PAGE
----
Architecture of Sociability in the Middle East: Building Spaces, Building Relations. The Case of Ramallah, Palestine.
This doctoral research focuses on the formation and nature of spatial domains actually existing in contexts of conflict and displacement in the Middle East. Taking the case of Ramallah, Palestine, the study examines the relation between spatial layouts, social identity and the production of patterns of rights in diverse urban settings. The research concerns two urban clusters representing respectively opposed socio-spatial models that characterize the contemporary Middle Eastern city. The first is based on instant urbanism and socio-spatial mechanisms close to the local traditional urban system, and the second is based on a more recent, formally developed spatial layout in line with neo-liberal models.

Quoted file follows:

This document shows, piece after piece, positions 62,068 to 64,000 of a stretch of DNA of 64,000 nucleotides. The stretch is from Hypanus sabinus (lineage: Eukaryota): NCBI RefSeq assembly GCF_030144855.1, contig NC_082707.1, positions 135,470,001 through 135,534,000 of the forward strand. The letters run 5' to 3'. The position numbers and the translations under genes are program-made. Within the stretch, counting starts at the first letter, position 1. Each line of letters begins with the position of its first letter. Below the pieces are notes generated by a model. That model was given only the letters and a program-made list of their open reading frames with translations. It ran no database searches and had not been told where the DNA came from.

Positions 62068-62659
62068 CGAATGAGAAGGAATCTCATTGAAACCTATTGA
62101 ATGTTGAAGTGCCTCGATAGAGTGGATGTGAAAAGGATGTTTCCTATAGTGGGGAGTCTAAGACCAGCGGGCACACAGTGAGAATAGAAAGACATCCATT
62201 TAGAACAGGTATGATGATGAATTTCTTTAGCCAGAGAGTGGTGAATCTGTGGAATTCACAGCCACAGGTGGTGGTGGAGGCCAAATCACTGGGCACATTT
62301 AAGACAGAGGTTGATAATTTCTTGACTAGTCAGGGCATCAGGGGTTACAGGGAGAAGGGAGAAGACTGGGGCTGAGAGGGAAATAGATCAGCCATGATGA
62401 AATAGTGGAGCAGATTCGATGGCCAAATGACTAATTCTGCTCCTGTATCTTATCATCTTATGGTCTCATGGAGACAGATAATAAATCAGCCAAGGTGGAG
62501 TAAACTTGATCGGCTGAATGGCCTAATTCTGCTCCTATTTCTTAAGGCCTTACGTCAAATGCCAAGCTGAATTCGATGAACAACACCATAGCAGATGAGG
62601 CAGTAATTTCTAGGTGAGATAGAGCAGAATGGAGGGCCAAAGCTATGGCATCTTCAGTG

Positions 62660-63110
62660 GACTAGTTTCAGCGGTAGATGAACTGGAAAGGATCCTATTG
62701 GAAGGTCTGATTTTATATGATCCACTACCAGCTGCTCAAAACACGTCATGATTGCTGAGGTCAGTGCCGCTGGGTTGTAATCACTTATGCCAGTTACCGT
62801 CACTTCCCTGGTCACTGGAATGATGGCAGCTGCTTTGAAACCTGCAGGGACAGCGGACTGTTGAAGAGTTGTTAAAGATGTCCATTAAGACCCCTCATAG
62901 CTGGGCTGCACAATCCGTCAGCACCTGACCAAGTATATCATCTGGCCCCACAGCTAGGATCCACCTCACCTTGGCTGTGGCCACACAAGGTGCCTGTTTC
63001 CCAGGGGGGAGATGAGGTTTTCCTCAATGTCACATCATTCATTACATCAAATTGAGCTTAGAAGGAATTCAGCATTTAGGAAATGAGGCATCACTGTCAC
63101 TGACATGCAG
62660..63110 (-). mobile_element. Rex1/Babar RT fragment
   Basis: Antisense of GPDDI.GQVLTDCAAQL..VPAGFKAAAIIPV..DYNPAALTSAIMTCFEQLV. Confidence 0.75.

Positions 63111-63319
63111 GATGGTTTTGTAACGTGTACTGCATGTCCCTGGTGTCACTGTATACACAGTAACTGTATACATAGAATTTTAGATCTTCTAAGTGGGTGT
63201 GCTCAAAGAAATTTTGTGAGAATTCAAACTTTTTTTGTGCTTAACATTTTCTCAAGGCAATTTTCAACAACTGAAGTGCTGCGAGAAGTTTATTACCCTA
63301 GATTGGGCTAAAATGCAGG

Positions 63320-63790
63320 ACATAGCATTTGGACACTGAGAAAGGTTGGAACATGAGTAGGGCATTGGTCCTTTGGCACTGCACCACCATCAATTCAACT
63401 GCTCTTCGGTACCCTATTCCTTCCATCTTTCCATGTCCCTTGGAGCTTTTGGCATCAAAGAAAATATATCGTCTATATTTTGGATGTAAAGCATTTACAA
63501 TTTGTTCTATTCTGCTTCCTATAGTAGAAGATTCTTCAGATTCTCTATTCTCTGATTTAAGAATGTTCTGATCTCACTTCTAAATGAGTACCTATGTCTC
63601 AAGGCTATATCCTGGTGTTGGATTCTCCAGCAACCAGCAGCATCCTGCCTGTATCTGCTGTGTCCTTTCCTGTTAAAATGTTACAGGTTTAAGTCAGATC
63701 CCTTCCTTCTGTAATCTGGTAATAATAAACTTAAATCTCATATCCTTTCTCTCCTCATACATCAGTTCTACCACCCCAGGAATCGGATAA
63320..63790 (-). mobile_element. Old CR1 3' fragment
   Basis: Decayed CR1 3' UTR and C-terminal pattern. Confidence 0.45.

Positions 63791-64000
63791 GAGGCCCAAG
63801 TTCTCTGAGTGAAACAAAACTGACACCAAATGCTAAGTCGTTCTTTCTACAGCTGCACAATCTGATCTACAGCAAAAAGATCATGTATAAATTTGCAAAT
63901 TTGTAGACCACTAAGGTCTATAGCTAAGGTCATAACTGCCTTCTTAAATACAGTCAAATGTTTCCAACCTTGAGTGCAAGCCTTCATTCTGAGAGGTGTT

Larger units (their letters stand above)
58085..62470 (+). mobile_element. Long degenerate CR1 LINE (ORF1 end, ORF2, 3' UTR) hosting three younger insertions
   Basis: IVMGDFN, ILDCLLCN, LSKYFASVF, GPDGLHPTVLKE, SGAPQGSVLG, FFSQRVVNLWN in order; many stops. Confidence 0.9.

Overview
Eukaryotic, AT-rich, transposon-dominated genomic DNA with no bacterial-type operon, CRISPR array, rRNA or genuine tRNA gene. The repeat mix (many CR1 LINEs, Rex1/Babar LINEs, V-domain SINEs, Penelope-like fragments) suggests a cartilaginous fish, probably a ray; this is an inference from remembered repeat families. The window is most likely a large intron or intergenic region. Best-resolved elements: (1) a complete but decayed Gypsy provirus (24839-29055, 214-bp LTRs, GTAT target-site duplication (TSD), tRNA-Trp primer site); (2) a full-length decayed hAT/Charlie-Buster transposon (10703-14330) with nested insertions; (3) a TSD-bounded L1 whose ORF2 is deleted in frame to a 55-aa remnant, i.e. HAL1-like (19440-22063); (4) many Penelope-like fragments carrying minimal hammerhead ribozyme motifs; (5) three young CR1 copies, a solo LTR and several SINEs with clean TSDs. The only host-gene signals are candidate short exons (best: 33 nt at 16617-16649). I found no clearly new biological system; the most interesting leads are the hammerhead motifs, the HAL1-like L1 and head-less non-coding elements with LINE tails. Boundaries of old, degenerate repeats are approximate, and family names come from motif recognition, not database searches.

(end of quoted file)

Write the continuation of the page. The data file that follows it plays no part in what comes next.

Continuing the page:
The research is structured upon a multi-disciplinary methodology that combines urban sciences, anthropological approaches and social studies, and builds its argument through the long-term, empirical study of the everyday pattern of trajectories and socio-spatial practices performed in the case studies.
While pursuing a finer-grained vision from within about the diverse identities, practices and requirements of urban sub-communities that animate and co-inhabit the Middle Eastern urban context, the study aims ultimately at developing a consistent interdisciplinary methodology for the socio-spatial applied research in complex urban systems and for the assessment of urban models that integrate more systematically spatial features and social aspects.
PhD student working on the project: Alessandra Gola